If you are like me, each time you look at a layout, you can't help but see the Walthers catalog right in front of your eyes. Indeed, this is a generalization since many kitbash and scratchbuild their own structures. However, what ever your opinion on the subject, commercial structures can be useful in many cases, particularly when dealing with brick building. Indeed, even if you kitbash them, a trained eye will tell quickly if it's DPM, Walthers, Vollmer or Revell to name only the most common ones.
One thing that can truly change their appearance is how we paint them. Different colors, texture and patterns can greatly disguise their origin, hide no so great splices and offer more character to the layout.
Over the last month, I've been experimenting quite extensively on brickwork and while I will probably do a more in-deep write up, here's a neat little trick I want to share.
From the 1880s up to the 1910s, architects and masons outdid themselves with brick patterns to create intricate and attractive motifs on facades. It was a period of prosperity at the crossroad of the industrial revolution and the traditional aesthetic canons. The two world wars would put a definitive end to these labor intensive and costly sophistications. "Plain" was the new way of showing off your wealth which would lead notorious architect Philipp Johnson to say: "Less is Bore" as a reaction to the more famous "Less is More"! I'll leave that counter productive yet fascinating debate for another time!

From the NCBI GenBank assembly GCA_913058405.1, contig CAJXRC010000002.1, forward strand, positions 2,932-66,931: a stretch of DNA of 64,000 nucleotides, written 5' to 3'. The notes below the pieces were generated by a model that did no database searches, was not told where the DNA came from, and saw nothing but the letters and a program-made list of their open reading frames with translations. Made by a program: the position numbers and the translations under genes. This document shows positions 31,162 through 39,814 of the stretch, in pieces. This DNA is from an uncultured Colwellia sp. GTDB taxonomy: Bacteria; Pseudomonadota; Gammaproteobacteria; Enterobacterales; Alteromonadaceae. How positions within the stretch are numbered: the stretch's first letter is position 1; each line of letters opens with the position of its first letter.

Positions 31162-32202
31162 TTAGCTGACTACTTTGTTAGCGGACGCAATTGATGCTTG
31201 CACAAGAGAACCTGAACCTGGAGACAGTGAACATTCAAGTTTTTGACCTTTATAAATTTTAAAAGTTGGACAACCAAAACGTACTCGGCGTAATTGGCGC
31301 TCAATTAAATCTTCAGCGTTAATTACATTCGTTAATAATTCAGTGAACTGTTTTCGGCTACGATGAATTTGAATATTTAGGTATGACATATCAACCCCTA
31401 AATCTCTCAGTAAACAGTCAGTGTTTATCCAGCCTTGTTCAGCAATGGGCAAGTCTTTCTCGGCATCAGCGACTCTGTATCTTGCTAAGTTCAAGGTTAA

In Quebec City, this tendency was even more important as the city tried to create a new romantic international image to attract tourism. This obsession with anything castle-like would merge with the Second Empire style and many other American trends into a very eclectic blend that percolated from Government buildings to sheds.
It was also an era when it was particularly fashionable to mix pale Scottish brick with regular common red brick to enhance corners, pilasters, windows and cornices. These beautitul works of art are unfortunately seldom replicated in model form. They certainly take a long time to paint, but I feel the result is well worth your time, particularly when dealing with a signature building.
|Dominion Corset: the most beautiful factory in Quebec City|
As a proof of concept, I used a remnant of an Atlas Middlesex Manufacturing Co. structure to replicate a common pattern that could be found on many factories in downtown Quebec City. This building has an intricate cornice typical of that era and it reminded me of the old Dominion Corset Factory still standing on Boulevard Charest.
As a proof of concept, I simply used beige paint to pick up some bricks that were previously coated with red primer. Keep in mind this isn't a real paint job, only a test to see if it would be feasible to replicate early 1900s brickwork.
The result seems convincing to me. Sure, the habit of tool makers to punch windows without taking into account the brick pattern shows off on each sides of the windows, but otherwise, it completely transform the well-known Atlas kit.
|No great isn't it!|
Mind you, it's only paint... No kitbashing done at this point, no careful painting, no weathering. For the sake of realism, I also added a weathered copper-color cornice salvaged from an old Roundhosue 3-in-1 kit. It's a little bit crude and I would probably 3D print better looking cornice if needed, but it gives a good idea of what can be achieve. Don't be fooled by the results! No special skill is required there. Get yourself a good precision paint brush, thin down correctly your paint, take your time and correct your mistakes by covering them with you main brick color. You'll be surprised!
|By varying the colors, great results await you!|
If you approach this paint job by doing a little bit each day, at the end of the week, you will end up with a fantastic structure!